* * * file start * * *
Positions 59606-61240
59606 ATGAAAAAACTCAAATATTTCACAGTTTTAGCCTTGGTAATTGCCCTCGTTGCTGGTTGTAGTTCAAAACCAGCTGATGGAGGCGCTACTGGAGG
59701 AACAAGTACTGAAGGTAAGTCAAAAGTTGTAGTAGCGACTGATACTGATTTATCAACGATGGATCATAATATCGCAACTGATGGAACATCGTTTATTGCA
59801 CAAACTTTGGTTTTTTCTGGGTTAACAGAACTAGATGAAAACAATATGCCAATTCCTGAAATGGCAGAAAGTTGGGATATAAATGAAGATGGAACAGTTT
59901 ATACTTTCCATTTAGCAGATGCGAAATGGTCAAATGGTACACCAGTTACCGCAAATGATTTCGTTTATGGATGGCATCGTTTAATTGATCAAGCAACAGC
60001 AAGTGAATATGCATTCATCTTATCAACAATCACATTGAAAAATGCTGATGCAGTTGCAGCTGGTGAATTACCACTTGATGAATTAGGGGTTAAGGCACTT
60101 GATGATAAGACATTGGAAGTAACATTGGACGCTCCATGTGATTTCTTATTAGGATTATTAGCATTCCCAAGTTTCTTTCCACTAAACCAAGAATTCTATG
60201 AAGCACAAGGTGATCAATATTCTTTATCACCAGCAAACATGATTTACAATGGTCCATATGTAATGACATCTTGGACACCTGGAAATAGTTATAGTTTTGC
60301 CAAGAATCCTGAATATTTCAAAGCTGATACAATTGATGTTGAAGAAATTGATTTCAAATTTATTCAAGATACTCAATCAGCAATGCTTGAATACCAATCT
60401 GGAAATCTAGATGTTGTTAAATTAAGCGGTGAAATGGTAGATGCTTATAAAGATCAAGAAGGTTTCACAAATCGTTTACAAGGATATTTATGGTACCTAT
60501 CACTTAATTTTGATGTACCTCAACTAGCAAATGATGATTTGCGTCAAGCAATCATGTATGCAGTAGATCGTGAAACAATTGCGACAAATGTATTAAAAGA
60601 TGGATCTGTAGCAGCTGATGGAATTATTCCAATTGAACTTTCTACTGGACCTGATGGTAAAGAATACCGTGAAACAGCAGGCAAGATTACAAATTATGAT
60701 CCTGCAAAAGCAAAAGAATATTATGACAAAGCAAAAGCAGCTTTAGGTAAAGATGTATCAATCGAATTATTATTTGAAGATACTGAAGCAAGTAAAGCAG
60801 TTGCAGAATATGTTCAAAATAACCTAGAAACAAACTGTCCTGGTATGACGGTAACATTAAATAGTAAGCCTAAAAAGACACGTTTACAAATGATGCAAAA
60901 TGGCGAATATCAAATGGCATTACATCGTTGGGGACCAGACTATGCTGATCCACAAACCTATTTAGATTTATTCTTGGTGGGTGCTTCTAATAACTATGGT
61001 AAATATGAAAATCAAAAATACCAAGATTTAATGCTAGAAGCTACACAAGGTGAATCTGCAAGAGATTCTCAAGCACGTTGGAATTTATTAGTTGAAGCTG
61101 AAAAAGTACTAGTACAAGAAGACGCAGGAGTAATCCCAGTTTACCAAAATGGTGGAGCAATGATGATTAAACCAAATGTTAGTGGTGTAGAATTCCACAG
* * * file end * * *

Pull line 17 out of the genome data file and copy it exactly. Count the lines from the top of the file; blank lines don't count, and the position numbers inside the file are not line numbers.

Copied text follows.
61101 AAAAAGTACTAGTACAAGAAGACGCAGGAGTAATCCCAGTTTACCAAAATGGTGGAGCAATGATGATTAAACCAAATGTTAGTGGTGTAGAATTCCACAG